Under the hood, we find a snapshotted version of the Typescript compiler, the V8 engine, and the Tokio event loop. Altogether, shipped as one binary of less than ten MB or as a Rust crate.
A considerable effort is made today to bring them up to speed and keep consistent versioning at the same time. Many of the API calls must still be wrapped in constructors like
promisify to be used with the Promise syntax. This extra step adds overhead to development and increases boilerplate in applications.
In contrast, Promises are Deno’s native bindings for async behavior. The Rust backend mirrors the promise objects received from the Typescript frontend with Rust Futures. Async actions in Deno always return a Promise.
Another noticeable thing about Node is that it relies on Buffers to read and write data. In a step to bring uniformity with browser interfaces, Deno uses
TypedArrays everywhere. Being consistent when reading and writing files across the backend and front end is much easier when using the same data structures.
If you use Typescript, you know it is a remarkable tool. It introduces a type system that can be enforced as applications grow. This reduces the overhead of conventional static typing by providing flexibility. A project can be partially typed in the begging, and type coverage can be extended as the application grows.
In Node, Typescript can be used directly with
node-ts, although one must be careful in production. The safest and most performant choice is to use
The current resolution scheme of Node overcomplicates module resolution. The algorithm provides flexibility in file location and naming with a considerable tradeoff in complexity.
require call would first search for a file with the same name and a
.node extension. If the path specified does not include a leading
'../' node assumes the module is a core module or a dependency in the
node_modules folder. If the name does not match, a core module node will check the node_modules at that location. If nothing is found, it will get to the parent directory and continue to do so until it reaches the root of the file system.
Additionally, folders can be specified as modules in the
package.json file. The
require function is also aware of the
package.json file of all the folder begins checked. Once a folder is found, Node will look for an
index.node file inside it. The freedom of not having to provide a file extension and the flexibility of
package.json comes at a considerable increase in complexity and decrease in performance.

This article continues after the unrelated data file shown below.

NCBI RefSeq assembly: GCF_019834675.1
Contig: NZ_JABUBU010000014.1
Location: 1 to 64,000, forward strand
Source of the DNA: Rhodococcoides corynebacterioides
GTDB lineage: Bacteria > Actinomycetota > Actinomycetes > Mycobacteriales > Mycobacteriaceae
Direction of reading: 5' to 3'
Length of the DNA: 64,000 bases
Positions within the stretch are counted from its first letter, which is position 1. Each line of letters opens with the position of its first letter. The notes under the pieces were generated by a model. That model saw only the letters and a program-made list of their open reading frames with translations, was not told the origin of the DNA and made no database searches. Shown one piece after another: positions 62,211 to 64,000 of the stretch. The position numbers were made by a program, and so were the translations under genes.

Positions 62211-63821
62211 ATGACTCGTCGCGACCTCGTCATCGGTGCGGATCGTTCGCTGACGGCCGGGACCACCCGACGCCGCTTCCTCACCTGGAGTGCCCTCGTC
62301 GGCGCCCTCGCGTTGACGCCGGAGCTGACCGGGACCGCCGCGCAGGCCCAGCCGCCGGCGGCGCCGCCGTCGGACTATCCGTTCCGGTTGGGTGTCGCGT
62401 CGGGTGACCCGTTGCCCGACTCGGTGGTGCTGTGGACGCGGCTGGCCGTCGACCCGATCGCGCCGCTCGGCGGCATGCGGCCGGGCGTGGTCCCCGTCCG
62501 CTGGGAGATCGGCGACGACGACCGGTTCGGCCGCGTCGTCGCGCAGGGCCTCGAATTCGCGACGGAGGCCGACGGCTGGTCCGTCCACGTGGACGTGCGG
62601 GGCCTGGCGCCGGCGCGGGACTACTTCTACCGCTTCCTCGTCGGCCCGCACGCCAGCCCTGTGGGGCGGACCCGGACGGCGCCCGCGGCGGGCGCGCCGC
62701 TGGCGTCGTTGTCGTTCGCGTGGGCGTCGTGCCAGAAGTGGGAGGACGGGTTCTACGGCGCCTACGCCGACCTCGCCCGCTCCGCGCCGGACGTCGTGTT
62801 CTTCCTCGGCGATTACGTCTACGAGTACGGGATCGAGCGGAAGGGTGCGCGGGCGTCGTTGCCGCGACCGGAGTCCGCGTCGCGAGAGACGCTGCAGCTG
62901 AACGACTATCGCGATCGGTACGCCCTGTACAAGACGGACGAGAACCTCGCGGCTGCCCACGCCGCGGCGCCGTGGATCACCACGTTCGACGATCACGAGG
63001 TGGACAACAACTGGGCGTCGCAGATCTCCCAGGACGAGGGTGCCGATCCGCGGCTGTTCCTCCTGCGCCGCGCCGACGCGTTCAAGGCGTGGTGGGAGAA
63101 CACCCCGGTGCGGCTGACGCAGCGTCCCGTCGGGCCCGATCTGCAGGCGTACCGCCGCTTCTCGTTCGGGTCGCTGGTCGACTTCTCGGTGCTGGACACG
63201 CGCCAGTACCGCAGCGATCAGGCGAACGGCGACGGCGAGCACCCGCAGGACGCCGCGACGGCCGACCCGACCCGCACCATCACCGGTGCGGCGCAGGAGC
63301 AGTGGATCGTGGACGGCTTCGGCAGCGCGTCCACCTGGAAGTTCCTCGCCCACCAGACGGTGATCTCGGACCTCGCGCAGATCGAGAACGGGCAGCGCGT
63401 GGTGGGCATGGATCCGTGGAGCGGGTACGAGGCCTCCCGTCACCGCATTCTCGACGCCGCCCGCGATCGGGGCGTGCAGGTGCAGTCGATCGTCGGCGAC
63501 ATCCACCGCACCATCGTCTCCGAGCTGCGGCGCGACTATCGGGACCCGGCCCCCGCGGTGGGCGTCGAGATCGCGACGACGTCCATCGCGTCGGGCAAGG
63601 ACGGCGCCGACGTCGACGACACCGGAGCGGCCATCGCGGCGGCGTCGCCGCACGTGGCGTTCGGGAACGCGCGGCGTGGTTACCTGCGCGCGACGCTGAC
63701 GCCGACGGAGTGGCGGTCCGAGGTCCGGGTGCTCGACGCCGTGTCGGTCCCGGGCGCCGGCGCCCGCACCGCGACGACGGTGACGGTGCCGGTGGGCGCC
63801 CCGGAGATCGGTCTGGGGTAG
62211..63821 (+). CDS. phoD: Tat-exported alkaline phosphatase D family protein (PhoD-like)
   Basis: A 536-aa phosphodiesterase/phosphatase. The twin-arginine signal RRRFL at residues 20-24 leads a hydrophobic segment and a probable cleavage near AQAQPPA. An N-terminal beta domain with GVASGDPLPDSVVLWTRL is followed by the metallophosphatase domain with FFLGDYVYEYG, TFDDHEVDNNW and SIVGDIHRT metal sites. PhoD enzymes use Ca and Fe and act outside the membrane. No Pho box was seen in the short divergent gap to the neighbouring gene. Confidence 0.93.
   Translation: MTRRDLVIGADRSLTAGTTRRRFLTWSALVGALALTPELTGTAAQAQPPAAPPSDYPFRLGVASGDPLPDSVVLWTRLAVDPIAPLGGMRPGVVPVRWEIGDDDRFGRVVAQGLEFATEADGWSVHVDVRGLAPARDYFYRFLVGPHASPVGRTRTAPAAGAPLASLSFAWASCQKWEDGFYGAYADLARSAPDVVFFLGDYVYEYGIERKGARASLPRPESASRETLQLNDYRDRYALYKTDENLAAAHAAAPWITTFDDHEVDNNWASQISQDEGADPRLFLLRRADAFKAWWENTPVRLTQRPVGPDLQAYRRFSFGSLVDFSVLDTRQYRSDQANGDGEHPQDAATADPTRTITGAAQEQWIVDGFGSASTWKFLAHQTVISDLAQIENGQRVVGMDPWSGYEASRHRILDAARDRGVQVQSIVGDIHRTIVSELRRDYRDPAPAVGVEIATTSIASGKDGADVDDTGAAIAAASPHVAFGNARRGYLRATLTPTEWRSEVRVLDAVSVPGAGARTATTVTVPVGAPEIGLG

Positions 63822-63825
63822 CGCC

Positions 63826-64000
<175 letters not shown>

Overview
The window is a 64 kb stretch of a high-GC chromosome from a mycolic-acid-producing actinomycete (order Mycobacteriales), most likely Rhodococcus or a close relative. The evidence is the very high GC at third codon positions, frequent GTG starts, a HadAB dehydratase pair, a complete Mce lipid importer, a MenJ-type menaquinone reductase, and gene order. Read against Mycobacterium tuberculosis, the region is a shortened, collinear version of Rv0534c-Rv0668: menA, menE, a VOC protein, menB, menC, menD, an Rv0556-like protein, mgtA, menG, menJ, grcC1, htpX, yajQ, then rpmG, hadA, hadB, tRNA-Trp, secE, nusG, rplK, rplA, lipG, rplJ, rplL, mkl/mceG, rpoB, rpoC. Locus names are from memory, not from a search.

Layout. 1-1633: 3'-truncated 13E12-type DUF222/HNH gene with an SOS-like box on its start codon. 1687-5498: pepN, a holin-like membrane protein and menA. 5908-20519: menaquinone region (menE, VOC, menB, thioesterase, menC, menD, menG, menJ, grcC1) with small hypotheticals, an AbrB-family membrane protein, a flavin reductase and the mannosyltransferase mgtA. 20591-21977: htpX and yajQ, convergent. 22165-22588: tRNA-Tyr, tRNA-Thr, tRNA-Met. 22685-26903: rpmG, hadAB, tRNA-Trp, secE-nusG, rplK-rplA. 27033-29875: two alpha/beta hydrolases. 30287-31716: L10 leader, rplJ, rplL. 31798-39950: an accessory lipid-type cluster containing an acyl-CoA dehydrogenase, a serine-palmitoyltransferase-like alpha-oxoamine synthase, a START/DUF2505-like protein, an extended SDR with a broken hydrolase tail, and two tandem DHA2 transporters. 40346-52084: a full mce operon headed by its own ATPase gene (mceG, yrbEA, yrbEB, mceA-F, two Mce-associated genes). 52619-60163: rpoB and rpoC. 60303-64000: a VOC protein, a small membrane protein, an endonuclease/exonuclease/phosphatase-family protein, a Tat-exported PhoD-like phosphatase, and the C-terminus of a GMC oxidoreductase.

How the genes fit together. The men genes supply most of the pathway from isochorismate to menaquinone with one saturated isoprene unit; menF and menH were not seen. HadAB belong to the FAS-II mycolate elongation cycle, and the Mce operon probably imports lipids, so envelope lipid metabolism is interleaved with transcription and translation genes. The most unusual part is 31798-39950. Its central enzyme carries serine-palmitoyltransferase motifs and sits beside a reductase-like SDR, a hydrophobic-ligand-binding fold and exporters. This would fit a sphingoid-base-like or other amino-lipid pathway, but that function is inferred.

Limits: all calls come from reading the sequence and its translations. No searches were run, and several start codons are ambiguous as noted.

Deno simplifies the algorithm by providing two types of module resolution: relative and URL based. In addition, the resolution algorithm does not use
package.json file or the
Server-less adoption is at this moment doubling every year. Developers use to split monoliths into microservices. Now we are splitting micro-services into functions. Why? Well, on the one hand, nobody wants to deal with orchestration unless we have too. On the other hand, distributed systems are more flexible and can be changed faster. The bottom line is, applications are becoming systems of smaller and separated parts.
node_modules folder. And many are hardly used at runtime. At the same time, the whole ecosystem depends on a centralized package manager:
Deno brings a distributed approach to package management. Packages can be resolved by URL and catched afterwards. Applications are lighter and less dependent on a single and centralized package registry.
When doing backend development, I expect security to work outside the box. The last thing I want to think about is a linter file or node module accessing the network or the file system.
In Deno, internal functions cannot call V8 API’s arbitrarily as they do in Node. The communication between Deno’s APIs and the JS engine is centralized and unified with messaging based on typed arrays
Unless specifically allowed, scripts can’t access files, the environment, or the network. — deno.land
Scripts executed with Deno can access the file system and network only if the user explicitly specifies it. And even better, permission can be given at file, folder level, or network path level with the —allow flag. This offers developers granular control of read and write actions that happen at runtime.
Security by default is a significant upgrade compared to the “trust” policy applied to dependencies one pulls from npn. With Deno you can run and develop applications with the confidence that they will do what they are expected to.
I am looking forward to seeing Deno grow beyond merely a scripting runtime and to hearing about the first experiences in production. As long as developers continue disrupting ourselves, we can always expect faster, more straightforward, and more reliable software.